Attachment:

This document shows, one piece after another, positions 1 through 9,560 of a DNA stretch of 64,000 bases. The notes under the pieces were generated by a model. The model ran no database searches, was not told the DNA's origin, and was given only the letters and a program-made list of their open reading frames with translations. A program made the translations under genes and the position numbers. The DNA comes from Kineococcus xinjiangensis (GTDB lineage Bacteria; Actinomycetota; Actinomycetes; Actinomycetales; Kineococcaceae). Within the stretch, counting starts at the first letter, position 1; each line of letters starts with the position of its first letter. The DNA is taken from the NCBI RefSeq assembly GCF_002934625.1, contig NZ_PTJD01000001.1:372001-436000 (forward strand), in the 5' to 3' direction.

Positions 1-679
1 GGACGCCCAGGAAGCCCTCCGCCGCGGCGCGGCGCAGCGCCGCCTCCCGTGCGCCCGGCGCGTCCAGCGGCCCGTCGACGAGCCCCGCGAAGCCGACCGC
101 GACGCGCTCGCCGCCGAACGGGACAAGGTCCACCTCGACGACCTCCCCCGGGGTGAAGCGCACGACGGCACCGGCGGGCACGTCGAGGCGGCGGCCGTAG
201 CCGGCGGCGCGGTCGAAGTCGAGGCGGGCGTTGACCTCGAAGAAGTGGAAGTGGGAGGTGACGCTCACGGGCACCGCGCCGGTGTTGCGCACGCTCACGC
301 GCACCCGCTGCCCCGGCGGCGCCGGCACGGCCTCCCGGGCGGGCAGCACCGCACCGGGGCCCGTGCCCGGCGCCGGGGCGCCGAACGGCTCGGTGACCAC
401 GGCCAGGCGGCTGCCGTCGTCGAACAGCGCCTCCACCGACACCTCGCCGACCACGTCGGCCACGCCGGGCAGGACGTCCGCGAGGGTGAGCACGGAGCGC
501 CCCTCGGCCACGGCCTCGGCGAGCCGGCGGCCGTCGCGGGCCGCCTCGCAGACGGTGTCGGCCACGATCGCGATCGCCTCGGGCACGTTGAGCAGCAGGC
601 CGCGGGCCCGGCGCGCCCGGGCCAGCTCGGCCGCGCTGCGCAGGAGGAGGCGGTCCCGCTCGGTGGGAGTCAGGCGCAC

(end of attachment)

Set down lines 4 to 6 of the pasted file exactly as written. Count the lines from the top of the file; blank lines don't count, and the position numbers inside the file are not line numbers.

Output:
101 GACGCGCTCGCCGCCGAACGGGACAAGGTCCACCTCGACGACCTCCCCCGGGGTGAAGCGCACGACGGCACCGGCGGGCACGTCGAGGCGGCGGCCGTAG
201 CCGGCGGCGCGGTCGAAGTCGAGGCGGGCGTTGACCTCGAAGAAGTGGAAGTGGGAGGTGACGCTCACGGGCACCGCGCCGGTGTTGCGCACGCTCACGC
301 GCACCCGCTGCCCCGGCGGCGCCGGCACGGCCTCCCGGGCGGGCAGCACCGCACCGGGGCCCGTGCCCGGCGCCGGGGCGCCGAACGGCTCGGTGACCAC